Insecticides and Their Effect on Bull Fertility

— Written By N.C. Cooperative Extension

As cattle producers embark on another breeding season, the outlook is grand. Pasture is thriving from ample rainfall, and cows emerged from a mild winter in good body condition, and what about those prices, wow! As spring turns into summer, we as producers must deal with both parasites and flies, as both cost us dearly in terms of weight gain, thriftiness and efficiency. Combating the effects of horn and face flies can give us generous returns on our investment. 

Many of our best strategies in dealing with these pests involve the use of various pyrethroid insecticides in the form of sprays, pour-on’s, rubs, or ear tags. Recently, an article in BEEF Magazine, proclaimed the harmful effects to bull fertility when using pyrethroid insecticides near the breeding season, and several producers asked the question, is this really true? . Reviews from various University beef cattle specialists suggest caution is advised when using these products, but do not remove them from the arsenal just yet. 

In summary, the article suggests that pyrethroids may inhibit production of an enzyme utilized in the conversion of testosterone to dihydrotestosterone (DHT), which is necessary for the proper function of many sex accessory glands. In several cases, reports indicate that sperm quality and motility greatly decreased after the bulls were exposed to a pyrethroid compound. After exposure, it generally took 2 – 4 weeks for the performance of these bulls to return to normal. In these instances, it was noted that bifenthrin (a synthetic derivative of native pyrethrin) was the active ingredient in the spray.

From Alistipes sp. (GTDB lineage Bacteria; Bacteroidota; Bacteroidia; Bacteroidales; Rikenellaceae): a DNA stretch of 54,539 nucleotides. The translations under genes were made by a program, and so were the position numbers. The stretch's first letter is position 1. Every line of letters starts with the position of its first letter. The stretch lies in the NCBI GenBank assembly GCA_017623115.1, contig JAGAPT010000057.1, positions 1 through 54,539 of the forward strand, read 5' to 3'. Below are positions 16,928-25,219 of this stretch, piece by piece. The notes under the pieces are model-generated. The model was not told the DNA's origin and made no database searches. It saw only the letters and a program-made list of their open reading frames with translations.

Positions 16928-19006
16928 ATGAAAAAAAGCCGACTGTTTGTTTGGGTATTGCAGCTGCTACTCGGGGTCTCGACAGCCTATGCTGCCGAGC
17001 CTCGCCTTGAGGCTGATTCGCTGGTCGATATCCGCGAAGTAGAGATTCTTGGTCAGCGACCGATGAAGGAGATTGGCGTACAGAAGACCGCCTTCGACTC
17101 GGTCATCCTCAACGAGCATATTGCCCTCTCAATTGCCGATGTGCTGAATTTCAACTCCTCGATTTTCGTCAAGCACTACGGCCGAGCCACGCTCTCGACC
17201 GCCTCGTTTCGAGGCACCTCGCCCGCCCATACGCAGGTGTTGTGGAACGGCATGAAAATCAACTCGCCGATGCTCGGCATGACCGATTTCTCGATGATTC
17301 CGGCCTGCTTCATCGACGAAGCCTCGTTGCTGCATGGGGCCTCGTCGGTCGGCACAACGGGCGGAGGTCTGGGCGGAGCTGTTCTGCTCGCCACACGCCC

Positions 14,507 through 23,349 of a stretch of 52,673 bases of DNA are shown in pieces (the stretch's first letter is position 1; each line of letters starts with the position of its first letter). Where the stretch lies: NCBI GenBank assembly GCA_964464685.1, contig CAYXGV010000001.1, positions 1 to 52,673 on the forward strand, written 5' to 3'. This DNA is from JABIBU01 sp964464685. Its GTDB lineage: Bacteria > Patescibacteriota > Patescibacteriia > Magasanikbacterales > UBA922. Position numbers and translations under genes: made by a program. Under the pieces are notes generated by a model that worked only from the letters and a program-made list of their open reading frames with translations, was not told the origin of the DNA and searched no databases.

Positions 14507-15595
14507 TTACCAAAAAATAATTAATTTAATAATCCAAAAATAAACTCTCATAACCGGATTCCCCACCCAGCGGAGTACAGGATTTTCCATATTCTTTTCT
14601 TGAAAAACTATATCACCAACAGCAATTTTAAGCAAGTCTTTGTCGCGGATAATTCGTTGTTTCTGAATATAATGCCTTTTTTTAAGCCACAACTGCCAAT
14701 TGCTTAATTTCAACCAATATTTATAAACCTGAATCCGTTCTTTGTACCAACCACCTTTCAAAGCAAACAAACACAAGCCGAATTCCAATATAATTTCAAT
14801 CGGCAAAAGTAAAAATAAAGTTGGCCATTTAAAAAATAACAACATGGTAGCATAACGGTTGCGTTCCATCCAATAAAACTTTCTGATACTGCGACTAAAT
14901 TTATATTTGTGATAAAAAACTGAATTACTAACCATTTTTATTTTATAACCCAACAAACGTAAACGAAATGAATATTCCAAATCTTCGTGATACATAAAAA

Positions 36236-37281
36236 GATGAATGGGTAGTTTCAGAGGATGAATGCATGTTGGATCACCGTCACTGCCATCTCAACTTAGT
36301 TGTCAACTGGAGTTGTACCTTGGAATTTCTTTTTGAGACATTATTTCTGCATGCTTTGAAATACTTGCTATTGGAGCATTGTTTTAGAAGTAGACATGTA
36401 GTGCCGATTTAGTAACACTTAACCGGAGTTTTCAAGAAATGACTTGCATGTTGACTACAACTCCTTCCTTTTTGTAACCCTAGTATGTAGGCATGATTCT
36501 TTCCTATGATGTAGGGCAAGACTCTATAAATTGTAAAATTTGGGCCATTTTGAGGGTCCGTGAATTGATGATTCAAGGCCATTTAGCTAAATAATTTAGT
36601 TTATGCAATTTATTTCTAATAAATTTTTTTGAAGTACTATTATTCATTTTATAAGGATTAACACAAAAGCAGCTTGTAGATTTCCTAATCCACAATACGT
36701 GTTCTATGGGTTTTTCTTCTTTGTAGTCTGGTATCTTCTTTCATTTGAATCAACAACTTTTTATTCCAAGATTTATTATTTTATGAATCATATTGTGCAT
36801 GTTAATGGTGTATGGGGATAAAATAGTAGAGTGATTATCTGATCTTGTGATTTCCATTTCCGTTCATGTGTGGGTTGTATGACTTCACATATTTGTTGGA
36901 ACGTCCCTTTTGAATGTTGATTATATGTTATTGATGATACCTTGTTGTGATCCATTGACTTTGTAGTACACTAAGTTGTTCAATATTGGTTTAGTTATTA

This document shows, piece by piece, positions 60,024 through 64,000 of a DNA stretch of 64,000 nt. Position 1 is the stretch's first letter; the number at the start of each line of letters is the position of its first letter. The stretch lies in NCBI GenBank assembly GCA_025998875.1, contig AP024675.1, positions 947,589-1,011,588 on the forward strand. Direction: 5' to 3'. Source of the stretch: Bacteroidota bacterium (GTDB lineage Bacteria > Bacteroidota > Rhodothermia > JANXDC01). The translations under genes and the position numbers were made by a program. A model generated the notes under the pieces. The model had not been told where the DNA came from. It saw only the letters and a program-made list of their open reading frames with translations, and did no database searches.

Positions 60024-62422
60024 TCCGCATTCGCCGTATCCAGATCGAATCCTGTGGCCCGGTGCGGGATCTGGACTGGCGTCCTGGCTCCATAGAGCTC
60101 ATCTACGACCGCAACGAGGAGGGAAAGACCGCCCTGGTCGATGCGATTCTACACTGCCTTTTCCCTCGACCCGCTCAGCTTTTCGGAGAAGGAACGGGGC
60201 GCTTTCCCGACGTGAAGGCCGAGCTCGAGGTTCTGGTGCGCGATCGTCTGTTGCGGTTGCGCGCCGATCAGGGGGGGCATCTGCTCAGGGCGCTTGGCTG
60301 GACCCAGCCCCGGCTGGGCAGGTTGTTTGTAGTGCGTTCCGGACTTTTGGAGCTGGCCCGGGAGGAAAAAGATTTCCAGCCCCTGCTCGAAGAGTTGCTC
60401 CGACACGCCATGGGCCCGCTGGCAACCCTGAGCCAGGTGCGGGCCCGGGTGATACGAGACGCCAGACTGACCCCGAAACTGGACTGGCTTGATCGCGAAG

Researchers at various universities are giving this issue further examination, by looking at a multitude of data. Cornell University reported in 2003 that exposure to bifenthrin reduced semen quality in bulls, however they recovered to normal around 60 days later. Other reports also indicate that exposure to pyrethroids can temporarily alter sperm motility, and other aspects of fertility, as well. There were other reports indicating that semen quality in rats, rabbits and humans was affected after exposure to pyrethroids.

How do these findings affect producers? First of all, pyrethroids and their effect on male fertility are creating a lot of smoke, and where there is smoke, there is generally fire. However, reliable research based information from controlled, repeated studies is needed, and such is not the case within the recent BEEF article. At present, there is minimal scientific data to support claims that pyrethroids will lower sperm motility and fertility. However, producers should use caution when using pyrethroids. 

Dr. Les Anderson, University of Kentucky Beef Cattle Extension Specialist, suggests that producers only use one method of insect control when using pyrethroids. Utilize either sprays, ear-tags, backrubbers, OR pour-ons. Avoid using ear-tags and sprays, or pour-ons and ear-tags, for example. Producers should administer pyrethroid insecticides by only one method, don’t double up. Further, producers should follow label directions carefully, and accurately mix dilutions so that dosages are according to label. Mixing a pyrethroid spray at stronger than label recommendations can have greater side effects and possibly a greater impact on fertility. Individual animals could also be more sensitive to these products so there can be an additional factor in determining the true effects of these products on fertility. Older more seasoned bulls may be able to overcome or combat the effects of pyrethroid insecticides better than younger, less mature bulls, but we just don’t know. 

Presently, this is the information available, and we should know more as continued research yields more conclusive data. If you would like to know more, please contact the Burke County Cooperative Extension Service at 439-4460.

Damon Pollard
Extension Agent